U.S. House Minority Leader Nancy Pelosi speaks during a rally against child poverty on April 9, 2017, in Los Angeles, Calif. (Luis Sinco/Los Angeles Times/TNS)

Lee: Passive activism cannot thrive alone

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Successful activism is going to take more than a few shares on Facebook, retweets on Twitter, or likes on Instagram.

Ella Lee

ella-lee@uiowa.edu

On Wednesday, 77-year-old House Minority Leader Nancy Pelosi walked onto the House floor in 4-inch heels to deliver what would become the longest-recorded speech to have been delivered in the House of Representatives. She spoke on behalf of the Dreamers, undocumented immigrants brought to the U.S. as children who are protected under the DACA program. Reading personal letters from them and proving that she will fight for their rights until the very end, she easily made headlines.

But Pelosi didn’t speak for eight hours straight, standing unwaveringly in undeniably painful conditions without a break, to make the news. No — she and other activists go out of their way to fight injustice no matter the circumstances. They stand up to show us that we, the public, must, too.

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With information constantly at our fingertips and social-media use becoming increasingly significant in everyday life, a dangerous form of activism in which retweets, shares, and likes offer people the satisfaction needed to “leave it at that” has emerged. Passive activism, nicknamed “hashtag activism,”  is a persistent problem in the U.S. and must be stunted before it becomes all we know.

Over the course of the past few years, slack activism has brought us Kony 2012, the ALS Ice Bucket Challenge, an influx of terrorism-related profile picture borders, and much more. To be brutally honest, these online challenges and calls to nonaction achieved close to nothing. Viewing the Kony 2012 video led to the campaign’s supposed success, not the amount of donations received to assist the rescue of the abducted children. The ALS Ice Bucket Challenge offered a fun activity to do on a hot summer day but led to little to no education about what ALS actually is. The Facebook profile picture borders to reflect sympathy toward the most recent terrorist attacks were a nice touch but had no effect on helping the people who were terrorized.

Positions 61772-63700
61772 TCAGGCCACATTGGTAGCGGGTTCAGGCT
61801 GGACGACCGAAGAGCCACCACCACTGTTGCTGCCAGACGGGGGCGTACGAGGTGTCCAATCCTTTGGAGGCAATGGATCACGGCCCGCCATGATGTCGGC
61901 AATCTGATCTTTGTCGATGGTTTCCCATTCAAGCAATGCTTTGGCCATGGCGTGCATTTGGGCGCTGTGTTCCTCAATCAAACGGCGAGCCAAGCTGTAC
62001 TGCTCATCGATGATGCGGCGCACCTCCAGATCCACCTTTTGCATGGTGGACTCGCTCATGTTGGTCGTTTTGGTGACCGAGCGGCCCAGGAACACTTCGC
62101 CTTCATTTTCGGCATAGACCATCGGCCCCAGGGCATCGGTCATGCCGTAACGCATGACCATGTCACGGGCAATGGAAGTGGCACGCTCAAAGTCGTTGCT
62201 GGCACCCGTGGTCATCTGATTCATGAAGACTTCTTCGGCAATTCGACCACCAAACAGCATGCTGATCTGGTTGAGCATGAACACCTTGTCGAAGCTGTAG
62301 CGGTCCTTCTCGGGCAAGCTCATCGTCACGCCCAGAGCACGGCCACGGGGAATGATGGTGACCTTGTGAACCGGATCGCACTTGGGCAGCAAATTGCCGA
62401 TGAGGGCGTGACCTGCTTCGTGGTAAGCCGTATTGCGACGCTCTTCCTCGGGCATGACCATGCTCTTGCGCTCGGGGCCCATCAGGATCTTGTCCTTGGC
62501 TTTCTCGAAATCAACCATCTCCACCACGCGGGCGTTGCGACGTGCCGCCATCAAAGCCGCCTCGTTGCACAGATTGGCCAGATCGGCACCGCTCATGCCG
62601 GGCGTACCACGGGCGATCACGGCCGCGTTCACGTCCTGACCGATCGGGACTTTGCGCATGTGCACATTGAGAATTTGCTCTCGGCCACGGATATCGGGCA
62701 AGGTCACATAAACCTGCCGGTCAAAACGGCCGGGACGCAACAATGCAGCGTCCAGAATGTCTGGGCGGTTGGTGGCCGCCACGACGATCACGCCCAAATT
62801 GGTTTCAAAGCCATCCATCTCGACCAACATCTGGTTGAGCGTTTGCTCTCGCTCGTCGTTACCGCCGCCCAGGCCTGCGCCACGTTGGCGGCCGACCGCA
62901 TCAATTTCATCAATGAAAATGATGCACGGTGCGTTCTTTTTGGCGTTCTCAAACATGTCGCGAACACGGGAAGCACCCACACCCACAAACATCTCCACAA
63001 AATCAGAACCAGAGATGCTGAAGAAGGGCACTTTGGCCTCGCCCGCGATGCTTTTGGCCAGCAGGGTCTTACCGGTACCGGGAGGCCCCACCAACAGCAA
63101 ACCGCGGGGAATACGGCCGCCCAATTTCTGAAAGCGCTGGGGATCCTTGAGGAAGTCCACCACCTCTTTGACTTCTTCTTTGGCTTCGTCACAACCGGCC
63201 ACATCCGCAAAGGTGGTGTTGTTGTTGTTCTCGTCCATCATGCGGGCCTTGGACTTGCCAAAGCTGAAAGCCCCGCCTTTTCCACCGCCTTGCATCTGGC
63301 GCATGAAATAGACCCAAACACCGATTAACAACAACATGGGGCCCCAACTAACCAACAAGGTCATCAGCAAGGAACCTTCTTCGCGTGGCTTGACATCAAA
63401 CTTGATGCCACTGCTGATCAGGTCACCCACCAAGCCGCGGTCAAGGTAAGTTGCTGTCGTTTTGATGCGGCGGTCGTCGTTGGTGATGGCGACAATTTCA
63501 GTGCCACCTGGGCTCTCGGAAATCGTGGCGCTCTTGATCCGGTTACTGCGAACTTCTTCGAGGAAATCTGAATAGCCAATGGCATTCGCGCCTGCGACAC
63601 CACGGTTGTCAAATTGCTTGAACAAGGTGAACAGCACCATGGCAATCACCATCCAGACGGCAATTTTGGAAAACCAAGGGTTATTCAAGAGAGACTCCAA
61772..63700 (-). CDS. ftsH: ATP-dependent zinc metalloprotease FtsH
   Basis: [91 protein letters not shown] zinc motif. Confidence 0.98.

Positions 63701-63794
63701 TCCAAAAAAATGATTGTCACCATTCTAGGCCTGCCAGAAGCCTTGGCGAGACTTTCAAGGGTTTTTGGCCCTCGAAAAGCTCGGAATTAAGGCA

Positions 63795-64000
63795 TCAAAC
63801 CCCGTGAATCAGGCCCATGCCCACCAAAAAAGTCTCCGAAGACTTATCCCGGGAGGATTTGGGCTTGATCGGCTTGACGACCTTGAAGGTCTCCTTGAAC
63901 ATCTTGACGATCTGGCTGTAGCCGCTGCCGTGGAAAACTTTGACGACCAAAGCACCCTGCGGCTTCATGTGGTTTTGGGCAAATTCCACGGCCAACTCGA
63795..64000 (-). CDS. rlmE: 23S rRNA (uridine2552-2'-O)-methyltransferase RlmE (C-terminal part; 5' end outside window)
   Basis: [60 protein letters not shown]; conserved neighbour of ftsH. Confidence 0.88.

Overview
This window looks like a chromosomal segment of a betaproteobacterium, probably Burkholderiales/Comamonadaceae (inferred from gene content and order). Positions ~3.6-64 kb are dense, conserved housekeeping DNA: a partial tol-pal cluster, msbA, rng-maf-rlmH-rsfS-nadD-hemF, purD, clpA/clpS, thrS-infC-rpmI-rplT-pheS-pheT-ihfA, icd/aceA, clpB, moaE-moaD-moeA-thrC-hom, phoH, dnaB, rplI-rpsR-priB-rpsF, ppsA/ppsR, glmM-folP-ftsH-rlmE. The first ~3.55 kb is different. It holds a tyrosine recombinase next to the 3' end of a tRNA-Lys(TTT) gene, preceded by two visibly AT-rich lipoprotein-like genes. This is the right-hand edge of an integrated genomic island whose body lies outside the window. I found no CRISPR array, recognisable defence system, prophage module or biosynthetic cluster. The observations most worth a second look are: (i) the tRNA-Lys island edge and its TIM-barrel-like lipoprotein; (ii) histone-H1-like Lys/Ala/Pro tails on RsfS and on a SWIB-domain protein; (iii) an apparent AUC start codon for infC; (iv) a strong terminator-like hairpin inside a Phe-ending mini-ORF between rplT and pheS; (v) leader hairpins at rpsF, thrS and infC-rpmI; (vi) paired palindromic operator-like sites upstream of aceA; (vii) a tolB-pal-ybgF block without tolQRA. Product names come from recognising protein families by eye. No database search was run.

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Recently, #SaveNetNeutrality trended on Twitter, and people took to their social-media platforms and angrily tweeted at the FCC to not kill net neutrality. But it did anyways.

Passive activism is not effective on its own. It should be used as a tool to propel other forms of more effective activism toward success. The #MeToo trend is a perfect example of how passive hashtag activism can be a vessel used to reach triumph. Though it started out as a hashtag campaign to let sexual-harassment and assault victims know they are not alone, it has grown into one of the most revealing and effective campaigns in modern history, exposing nearly 100 powerful perpetrators of sexual harassment and assault, many of whom might have never been exposed had it not been for #MeToo.

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The difference between the #MeToo campaign and other originally passive campaigns, however, is found in how it progressed. After gaining public attention, the #MeToo campaign joined in tandem with the Women’s March movement and Hollywood’s “Time’s Up” movement. It has real people — people of all races, sexual orientations, and genders — speaking out on the issue, sharing their stories widespread. It opened up a conversation, leading to huge actions being taken for the cause. Hollywood moguls fell, distinguished politicians resigned, and many victims were given the justice they deserved.

History has proven that there will always be things worth fighting for and against. In order to succeed, however, it is going to take more than a few shares on Facebook, retweets on Twitter, or likes on Instagram. It’s time we take the lead of strong activists such as Pelosi and stand up for what we believe in as actively as we can.

 

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